They both seem to have translation as "fundamental truth" or "cardinal principle" except 原理 seems to be much more common than 妙諦. Does anyone have some information on the nuance of these two or how they are used differently in a sentence?
Kenkyusha’s 新和英中辞典 translates “原理” as “a principle, a tenet and a law,“ but it doesn’t provides the translation of "妙諦," perhaps because of the relative low incidences of its usage.
大辞林 published by Sanseido defines "妙諦" as "優れた真理 - the superlative truth,” and 新明解国語辞典 published by Sanseido defines it as "そのものの存在として高く評価できる良さ - excellence that can be highly evaluated as a being on its own," which I think is a bit obscure.
Thus broadly speaking, “原理” refers to a principle, and "妙諦" refers to truth.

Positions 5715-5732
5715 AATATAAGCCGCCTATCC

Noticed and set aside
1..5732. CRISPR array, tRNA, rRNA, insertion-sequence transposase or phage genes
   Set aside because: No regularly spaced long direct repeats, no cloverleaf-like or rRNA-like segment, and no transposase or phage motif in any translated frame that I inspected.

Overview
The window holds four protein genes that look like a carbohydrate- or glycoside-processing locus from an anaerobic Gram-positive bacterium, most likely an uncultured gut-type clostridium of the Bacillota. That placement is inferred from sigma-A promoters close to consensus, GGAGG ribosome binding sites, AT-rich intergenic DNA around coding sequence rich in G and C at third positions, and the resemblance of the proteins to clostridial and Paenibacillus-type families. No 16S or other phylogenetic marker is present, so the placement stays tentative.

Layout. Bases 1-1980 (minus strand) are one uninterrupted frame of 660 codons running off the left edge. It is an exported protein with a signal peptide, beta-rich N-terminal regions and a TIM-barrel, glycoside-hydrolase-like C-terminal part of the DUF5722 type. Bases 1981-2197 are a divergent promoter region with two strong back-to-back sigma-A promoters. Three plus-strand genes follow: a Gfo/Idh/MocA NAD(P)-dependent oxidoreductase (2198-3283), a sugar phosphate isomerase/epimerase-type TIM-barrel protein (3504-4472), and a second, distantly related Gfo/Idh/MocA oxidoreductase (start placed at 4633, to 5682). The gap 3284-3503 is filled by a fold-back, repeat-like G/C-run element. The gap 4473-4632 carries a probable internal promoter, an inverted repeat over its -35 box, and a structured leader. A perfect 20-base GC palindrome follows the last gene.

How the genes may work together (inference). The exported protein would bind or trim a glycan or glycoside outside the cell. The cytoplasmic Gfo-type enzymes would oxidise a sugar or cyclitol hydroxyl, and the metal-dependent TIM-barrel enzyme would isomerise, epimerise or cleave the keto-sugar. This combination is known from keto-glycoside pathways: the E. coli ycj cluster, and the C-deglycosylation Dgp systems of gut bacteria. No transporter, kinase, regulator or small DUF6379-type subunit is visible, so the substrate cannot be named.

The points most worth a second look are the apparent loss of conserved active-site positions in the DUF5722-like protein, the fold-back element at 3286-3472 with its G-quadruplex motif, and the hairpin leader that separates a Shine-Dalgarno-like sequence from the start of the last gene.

We say “そこに禅の（武道の、茶道の、書道の）妙諦がある - There is the ultimate truth (or goal, tenet, secret) of Zen (or Japanese martial art, tea ceremony, caligraphy).”
"妙諦" is often used for the meaning of "the essence of teaching" like ”禅の妙諦," but it isn’t always connected with Buddhism. It can be applied to anything such as studies, arts, sports, games, techniques, and the way of life that you challenge.
原理 refers to a basic principle or credo that should be shared by everyone as the starting point. In religional context, it's something that if you don't believe this you wouldn't be a Christian, Muslim, Buddhist and so on. There's a word 原理主義 that means fundamentalism.
妙諦 is more like essence in the sense of "what is essential is invisible to the eye", that is, something is not easy to recognize and only attained after pursuit, practice, reflection etc.